The short circuit study is necessary to determine the minimum short current rating of the electrical equipment.  While it could be assumed that the fault levels are extremely high, and order high rated equipment, this can quickly increase a project cost to many times the cost of a study.

110.24 Available Fault Current.

(A) Field Marking. Service equipment in other than dwelling units shall be legibly marked in the field with the maximum available fault current. The field marking(s) shall include the date the fault-current calculation was performed and be of sufficient durability to withstand the environment involved.

Informational Note: The available fault-current marking(s) addressed in 110.24 is related to required short circuit current ratings of equipment. NFPA 70E-2012, Standard for Electrical Safety in the Workplace, provides assistance in determining the severity of potential exposure, planning safe work practices, and selecting personal protective equipment.

(B) Modifications. When modifications to the electrical installation occur that affect the maximum available fault current at the service, the maximum available fault current shall be verified or recalculated as necessary to ensure the service equipment ratings are sufficient for the maximum available fault current at the line terminals of the equipment.  The required field marking(s) in 110.24(A) shall be adjusted to reflect the new level of maximum available fault current.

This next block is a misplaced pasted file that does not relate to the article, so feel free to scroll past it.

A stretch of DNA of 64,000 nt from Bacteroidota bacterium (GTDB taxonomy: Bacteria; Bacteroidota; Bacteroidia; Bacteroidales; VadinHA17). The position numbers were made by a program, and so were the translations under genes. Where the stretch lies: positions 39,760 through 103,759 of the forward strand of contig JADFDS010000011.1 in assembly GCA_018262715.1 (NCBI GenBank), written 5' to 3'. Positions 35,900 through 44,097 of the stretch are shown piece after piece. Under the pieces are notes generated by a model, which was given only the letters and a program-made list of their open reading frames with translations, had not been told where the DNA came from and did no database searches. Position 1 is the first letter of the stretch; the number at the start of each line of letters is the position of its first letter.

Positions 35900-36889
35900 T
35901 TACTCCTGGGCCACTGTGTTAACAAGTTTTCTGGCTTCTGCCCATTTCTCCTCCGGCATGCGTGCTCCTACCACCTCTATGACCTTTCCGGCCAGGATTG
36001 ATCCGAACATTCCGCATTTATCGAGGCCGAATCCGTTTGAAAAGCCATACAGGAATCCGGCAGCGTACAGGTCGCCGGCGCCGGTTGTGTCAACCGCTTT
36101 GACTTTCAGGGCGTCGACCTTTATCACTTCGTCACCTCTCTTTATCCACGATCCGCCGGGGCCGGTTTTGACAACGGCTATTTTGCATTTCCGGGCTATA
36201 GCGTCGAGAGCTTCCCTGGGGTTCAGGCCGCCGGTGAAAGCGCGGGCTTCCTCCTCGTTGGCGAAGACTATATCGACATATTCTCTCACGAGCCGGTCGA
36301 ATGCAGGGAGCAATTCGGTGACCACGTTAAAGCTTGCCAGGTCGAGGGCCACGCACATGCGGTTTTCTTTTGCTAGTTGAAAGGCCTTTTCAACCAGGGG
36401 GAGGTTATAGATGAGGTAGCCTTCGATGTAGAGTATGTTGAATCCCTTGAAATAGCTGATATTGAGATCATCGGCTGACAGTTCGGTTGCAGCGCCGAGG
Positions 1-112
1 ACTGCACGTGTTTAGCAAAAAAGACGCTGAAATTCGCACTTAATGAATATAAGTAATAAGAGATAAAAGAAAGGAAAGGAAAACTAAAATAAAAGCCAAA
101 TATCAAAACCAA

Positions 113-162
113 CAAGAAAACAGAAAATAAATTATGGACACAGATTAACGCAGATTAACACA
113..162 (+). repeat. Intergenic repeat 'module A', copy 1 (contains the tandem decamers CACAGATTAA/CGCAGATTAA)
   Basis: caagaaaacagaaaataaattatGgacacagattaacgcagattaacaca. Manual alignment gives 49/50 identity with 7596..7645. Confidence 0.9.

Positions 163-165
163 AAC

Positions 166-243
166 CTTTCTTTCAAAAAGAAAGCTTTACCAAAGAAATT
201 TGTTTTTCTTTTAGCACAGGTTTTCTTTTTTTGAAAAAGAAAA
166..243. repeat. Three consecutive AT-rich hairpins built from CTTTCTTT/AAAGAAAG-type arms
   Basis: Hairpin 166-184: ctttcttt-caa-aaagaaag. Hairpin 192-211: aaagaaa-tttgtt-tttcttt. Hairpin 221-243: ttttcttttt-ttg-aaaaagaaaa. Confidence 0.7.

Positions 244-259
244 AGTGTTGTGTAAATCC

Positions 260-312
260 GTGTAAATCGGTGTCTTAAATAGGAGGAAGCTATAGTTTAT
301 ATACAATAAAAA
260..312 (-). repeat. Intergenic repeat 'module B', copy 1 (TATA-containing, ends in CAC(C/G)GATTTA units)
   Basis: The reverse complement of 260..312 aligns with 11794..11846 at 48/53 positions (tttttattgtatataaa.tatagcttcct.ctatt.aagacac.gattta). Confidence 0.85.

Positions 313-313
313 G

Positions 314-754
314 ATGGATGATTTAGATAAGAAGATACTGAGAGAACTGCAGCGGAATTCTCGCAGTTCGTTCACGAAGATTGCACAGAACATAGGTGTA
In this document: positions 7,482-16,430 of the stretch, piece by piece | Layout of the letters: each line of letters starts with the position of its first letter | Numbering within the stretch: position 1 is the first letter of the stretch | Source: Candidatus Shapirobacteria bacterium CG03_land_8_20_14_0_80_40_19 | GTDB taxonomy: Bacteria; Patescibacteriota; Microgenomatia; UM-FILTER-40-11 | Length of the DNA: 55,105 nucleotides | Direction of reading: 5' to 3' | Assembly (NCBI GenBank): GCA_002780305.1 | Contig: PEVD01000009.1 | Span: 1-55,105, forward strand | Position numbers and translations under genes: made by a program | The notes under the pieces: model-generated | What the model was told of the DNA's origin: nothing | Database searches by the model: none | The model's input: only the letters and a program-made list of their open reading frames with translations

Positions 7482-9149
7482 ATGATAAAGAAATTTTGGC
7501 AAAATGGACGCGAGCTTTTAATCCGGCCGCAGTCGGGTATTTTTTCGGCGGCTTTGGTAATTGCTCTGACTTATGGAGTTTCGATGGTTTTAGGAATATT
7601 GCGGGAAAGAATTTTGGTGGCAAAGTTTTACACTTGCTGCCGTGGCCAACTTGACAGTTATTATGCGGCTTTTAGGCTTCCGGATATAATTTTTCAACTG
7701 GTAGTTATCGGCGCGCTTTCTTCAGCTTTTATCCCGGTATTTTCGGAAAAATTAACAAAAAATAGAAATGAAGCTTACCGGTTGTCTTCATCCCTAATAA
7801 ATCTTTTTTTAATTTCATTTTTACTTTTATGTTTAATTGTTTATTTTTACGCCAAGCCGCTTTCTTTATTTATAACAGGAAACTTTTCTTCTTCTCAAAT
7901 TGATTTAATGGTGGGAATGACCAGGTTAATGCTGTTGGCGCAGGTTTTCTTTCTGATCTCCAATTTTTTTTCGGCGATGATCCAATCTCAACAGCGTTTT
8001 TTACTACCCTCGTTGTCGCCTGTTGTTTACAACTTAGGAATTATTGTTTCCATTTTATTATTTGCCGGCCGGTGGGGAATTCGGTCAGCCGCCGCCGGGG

Exception: The field marking requirements in 110.24(A) and 110.24(B) shall not be required in industrial installations where conditions of maintenance and supervision ensure that only qualified persons service the equipment.

This article in the NEC explicitly states that equipment must be marked with the available fault current.  This fault current is determined by a short circuit study performed by a qualified engineer.  The exceptions apply to dwelling units, and industrial installations with qualified electricians.  It still applies to commercial units and some industrial locations.

The Institute of Electrical and Electronic Engineers (IEEE) has many standards, guides, and recommended practices that outline short circuit studies and how to perform them.  The most complete would be the Violet Book, IEEE 551, Recommended Practice for Calculating AC Short-Circuit Currents in Industrial and Commercial Power Systems.  This book is being replaced in an effort by the IEEE by IEEE 3002.3, IEEE Recommended Practice for Conducting Short-Circuit Studies and Analysis of Industrial and Commercial Power Systems.  These documents address short circuit analysis in new and existing systems.  They talk about the methods and assumptions which may be made in the calculations, including motor contributions and other data requirements.

A short circuit study should be performed on any electrical system for the safety of the site occupants and the people who will have to operate or maintain the equipment.  A fault with current levels higher than expected can have disastrous effects, such as fires and explosions.  Equipment can easily be destroyed if it is not properly rated.  By performing a study before the equipment is installed, proper ratings can be determined.  This will help keep equipment costs down and safety up.